Much has been made of how useful Google Glass can be. Doctors in Poland would say very useful, thanks, as cardiologists at the Institute of Cardiology in Warsaw have published details of an operation in which 3D images were viewed via the AR heads-up display.
The group used Google Glass to guide the specialist in opening up a chronically blocked coronary artery in a 49 year-old man. Three dimensional data sets and CTA (coronary computed tomography angiography) reconstructions are usually projected onto monitors in the laboratory but, in this case, they were viewed on Glass' upper right display.
The doctors were able to use a zoom function to move around the CTA images and also took advantage of Glass's hands-free voice recognition. The cardiologists restored blood flow to the artery after using Glass to guide a catheter in the right direction. The procedure, known as PCI, is unpredictable in its success because it's a difficult process and doctors are limited by incomplete visualisations.
The custom mobile app was developed for the trial by physicists at the Interdisciplinary Centre for Mathematical and Computational Modelling, University of Warsaw and the details of the trial have been published in the Canadian Journal of Cardiology.
"This case provides proof of concept that wearable devices can improve operator comfort and procedure efficiency in interventional cardiology," said lead investigator Dr. Maksymilian P. Opolski.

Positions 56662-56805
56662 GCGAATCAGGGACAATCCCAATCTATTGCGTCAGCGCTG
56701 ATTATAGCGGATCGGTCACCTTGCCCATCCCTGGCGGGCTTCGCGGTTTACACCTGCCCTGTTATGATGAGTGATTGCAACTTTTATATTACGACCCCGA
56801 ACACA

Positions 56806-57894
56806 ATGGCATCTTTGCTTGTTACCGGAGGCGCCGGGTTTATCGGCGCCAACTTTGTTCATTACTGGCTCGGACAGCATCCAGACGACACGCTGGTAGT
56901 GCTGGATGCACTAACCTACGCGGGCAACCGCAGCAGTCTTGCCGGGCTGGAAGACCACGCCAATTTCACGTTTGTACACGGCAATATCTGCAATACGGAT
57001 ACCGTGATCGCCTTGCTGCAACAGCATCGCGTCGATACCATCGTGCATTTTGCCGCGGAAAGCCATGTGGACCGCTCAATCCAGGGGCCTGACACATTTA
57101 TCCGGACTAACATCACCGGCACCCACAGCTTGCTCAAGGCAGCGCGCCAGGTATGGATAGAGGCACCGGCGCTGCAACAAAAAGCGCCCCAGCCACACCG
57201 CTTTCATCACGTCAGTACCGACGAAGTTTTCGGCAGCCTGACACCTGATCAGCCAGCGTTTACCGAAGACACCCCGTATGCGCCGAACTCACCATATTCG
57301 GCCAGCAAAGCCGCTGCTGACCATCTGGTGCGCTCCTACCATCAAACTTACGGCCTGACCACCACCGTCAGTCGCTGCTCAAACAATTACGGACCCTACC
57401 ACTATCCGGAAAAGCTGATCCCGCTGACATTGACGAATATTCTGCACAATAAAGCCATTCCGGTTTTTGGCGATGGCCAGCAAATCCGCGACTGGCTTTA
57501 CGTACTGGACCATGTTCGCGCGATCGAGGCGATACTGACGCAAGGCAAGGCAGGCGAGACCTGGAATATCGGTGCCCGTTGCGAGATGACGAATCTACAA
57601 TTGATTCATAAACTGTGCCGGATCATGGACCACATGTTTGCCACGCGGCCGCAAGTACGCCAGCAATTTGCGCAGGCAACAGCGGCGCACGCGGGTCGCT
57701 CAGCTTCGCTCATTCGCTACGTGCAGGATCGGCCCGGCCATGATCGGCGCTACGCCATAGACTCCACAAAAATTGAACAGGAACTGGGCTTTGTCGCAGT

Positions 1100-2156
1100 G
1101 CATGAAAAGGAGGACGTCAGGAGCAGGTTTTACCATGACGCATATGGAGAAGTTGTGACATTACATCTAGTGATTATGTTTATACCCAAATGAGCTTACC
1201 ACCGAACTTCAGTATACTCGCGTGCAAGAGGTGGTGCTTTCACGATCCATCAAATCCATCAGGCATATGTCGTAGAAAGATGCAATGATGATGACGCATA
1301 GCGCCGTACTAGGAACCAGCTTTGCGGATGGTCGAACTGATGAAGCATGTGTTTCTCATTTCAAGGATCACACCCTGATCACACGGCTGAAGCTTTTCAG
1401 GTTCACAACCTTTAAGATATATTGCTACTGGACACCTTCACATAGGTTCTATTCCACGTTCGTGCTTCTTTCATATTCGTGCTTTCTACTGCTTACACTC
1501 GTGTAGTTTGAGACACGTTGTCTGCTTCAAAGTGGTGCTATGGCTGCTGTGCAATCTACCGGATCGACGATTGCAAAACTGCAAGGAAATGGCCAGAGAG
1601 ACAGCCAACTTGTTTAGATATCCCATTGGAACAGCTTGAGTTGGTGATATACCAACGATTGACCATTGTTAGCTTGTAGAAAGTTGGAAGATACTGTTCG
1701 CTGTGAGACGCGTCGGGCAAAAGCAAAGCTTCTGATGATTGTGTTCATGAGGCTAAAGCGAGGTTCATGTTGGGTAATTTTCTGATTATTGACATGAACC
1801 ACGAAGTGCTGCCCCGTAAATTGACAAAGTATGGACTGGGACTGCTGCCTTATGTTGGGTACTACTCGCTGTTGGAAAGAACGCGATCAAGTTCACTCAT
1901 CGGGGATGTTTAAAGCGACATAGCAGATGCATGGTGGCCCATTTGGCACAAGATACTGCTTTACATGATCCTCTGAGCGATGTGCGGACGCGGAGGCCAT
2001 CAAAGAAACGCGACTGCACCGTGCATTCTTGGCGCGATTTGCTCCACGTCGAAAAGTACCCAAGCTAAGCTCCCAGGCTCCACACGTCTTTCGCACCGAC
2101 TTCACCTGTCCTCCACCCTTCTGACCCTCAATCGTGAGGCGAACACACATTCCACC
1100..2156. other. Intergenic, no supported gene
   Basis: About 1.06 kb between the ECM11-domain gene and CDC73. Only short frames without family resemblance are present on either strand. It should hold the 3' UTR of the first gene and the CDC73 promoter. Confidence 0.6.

"Wearable devices might be potentially equipped with filter lenses that provide protection against X-radiation. We believe wearable computers have a great potential to optimise percutaneous revascularization, and thus favourably affect interventional cardiologists in their daily clinical activities."
Just to translate that, this is the clearly the cardiologist way of saying: 'This is amazing, can my department have ten, come on, X-ray filter lenses could be super cool...'
This unblocked artery is being described as a first in a cardiac cath lab but we've seen both virtual and augmented reality used to help doctors train as well as operate. Microsoft partnered with universities to teach anatomy to medicine students using HoloLens and Oculus Rift has been used in experiments in VR surgical training tools by the MOVEO Foundation and University of Texas.
Source: Eureka Alert
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